Until the Comonad Reader comes back online, I have a temporary mirror setup at http://comonad.newartisans.com. It’s a bit old (Sep 2012), but has some classics like “Free Monads for Less”. It is missing the “Algebra of Applicatives”, though, since I hadn’t run the mirror in a while.

Chatting with merijn on #haskell, I realized I have a file server running Ubuntu in a VM that’s idle most of the time, so I decided to set up a jenkins user there and make use of it as a build slave in the evenings. This means that at http://ghc.newartisans.com, you’ll now find nightly builds of GHC HEAD for Ubuntu as well (64-bit). It also includes fulltest and nofib results for each build.

Since mid-January, I’ve been running nightly builds of GHC on my Mac Pro for 10.8.x, 64-bit. I’ve decided to make these results publically downloadable here: http://ghc.newartisans.com.

The installer tarballs are in dist, while the fulltest and nofib logs are in logs. According to Jenkins this build takes 8h15m minutes, so I figured this might save others some CPU heat.

### Problem 1: The source of exceptions is obscured

main = getArgs >>= readFile . head >>= print . length


Even though length is a pure function, this is where the I/O will happen (lazily), which means that is where any exceptions relating to I/O will get raised. Pure code should avoid raising exceptions, which this example violates.

### Problem 2: Sharing may cause file contents to remain in memory

main = getArgs >>= readFile . head >>= print . (length . words &&& length)


Because of the way that lazy I/O reads in strings, this line of code will cause the entire contents of the file to be loaded into memory by the call to either length or words, and then it will stay in memory to be handled by the other call to length. You would expect it to process the input at the very least one line at a time, to avoid exhausting memory on very large files.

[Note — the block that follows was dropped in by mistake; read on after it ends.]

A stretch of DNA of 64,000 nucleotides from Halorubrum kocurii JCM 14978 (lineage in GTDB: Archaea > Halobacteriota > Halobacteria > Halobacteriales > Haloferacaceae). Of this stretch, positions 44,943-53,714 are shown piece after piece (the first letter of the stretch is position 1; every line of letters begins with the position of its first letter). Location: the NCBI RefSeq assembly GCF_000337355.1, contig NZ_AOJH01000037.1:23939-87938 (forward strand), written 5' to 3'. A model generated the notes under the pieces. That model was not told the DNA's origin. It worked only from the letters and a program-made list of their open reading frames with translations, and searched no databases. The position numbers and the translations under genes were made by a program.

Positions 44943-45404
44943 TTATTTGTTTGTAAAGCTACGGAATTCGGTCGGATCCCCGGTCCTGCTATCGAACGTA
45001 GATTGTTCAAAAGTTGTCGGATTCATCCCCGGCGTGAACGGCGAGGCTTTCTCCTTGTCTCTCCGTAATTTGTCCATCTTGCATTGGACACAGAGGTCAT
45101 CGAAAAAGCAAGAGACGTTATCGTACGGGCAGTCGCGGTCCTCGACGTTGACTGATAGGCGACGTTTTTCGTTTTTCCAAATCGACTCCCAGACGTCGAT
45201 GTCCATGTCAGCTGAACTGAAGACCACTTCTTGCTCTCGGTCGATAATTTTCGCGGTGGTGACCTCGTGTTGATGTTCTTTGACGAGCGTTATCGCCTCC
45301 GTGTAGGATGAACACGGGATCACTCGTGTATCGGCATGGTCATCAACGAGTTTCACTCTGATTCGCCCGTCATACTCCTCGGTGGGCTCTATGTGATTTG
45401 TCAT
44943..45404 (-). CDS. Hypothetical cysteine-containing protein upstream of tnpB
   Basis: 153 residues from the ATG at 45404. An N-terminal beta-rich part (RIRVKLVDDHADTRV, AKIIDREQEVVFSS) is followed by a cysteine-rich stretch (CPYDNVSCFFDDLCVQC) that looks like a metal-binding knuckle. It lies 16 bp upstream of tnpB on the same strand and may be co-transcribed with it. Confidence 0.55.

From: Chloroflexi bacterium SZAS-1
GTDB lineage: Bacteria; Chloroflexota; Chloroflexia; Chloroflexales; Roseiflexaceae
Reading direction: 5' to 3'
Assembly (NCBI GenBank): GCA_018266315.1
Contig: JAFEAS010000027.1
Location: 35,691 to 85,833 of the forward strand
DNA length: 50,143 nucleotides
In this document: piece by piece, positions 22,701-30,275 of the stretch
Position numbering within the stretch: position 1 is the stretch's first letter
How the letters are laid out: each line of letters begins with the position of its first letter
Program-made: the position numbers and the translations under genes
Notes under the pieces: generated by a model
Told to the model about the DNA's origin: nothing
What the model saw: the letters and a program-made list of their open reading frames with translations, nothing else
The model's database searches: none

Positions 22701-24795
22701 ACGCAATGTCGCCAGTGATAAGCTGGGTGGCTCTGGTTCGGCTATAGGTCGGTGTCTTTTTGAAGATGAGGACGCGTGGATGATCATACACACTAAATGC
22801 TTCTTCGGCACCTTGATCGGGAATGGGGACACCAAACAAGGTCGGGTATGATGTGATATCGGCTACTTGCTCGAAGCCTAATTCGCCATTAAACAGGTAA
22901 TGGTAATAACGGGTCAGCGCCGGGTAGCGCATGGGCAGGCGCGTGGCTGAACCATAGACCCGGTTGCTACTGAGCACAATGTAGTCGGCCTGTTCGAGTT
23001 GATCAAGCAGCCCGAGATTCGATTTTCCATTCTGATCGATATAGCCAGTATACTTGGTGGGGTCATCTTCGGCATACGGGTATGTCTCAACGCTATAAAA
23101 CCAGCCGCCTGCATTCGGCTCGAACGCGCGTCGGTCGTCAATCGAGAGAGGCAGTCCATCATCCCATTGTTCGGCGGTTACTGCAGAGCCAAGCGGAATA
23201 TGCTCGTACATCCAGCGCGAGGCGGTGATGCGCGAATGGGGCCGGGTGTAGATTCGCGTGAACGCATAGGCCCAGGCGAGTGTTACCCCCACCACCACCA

NOTE: It has been pointed out that this is not really a problem with Lazy I/O, but with laziness in general. The only real way, then, in which an iteratee-type library helps here is that it’s more typical to connect sources and sinks directly together, than to read all the data from a source at one time, and then hand it to two sinks that way. So the problem there is not solved either, it’s just less common to the idiom.

### Problem 3: File handles are not closed when you might expect

main = getArgs >>= mapM_ (readFile >=> print . length)


If getArgs returns N files, Haskell will open N file handles, rather than one at a time as you might expect, meaning that running this in a very large directory may exhaust system resources.

### Conclusion: Use conduit/pipes/io-streams library to avoid surprises

Lazy I/O is great for prototypical simple examples, but for serious code these problems can be hard to track down — and are eliminated by a library such as conduit.

I think one reason I’ve been avoiding posting to my blog lately is the time commitment of writing something of decent length. To get over this hump, I’m going to shift my focus to writing smaller little discoveries of things I find during my researches into Haskell and technology. Let’s see how that goes.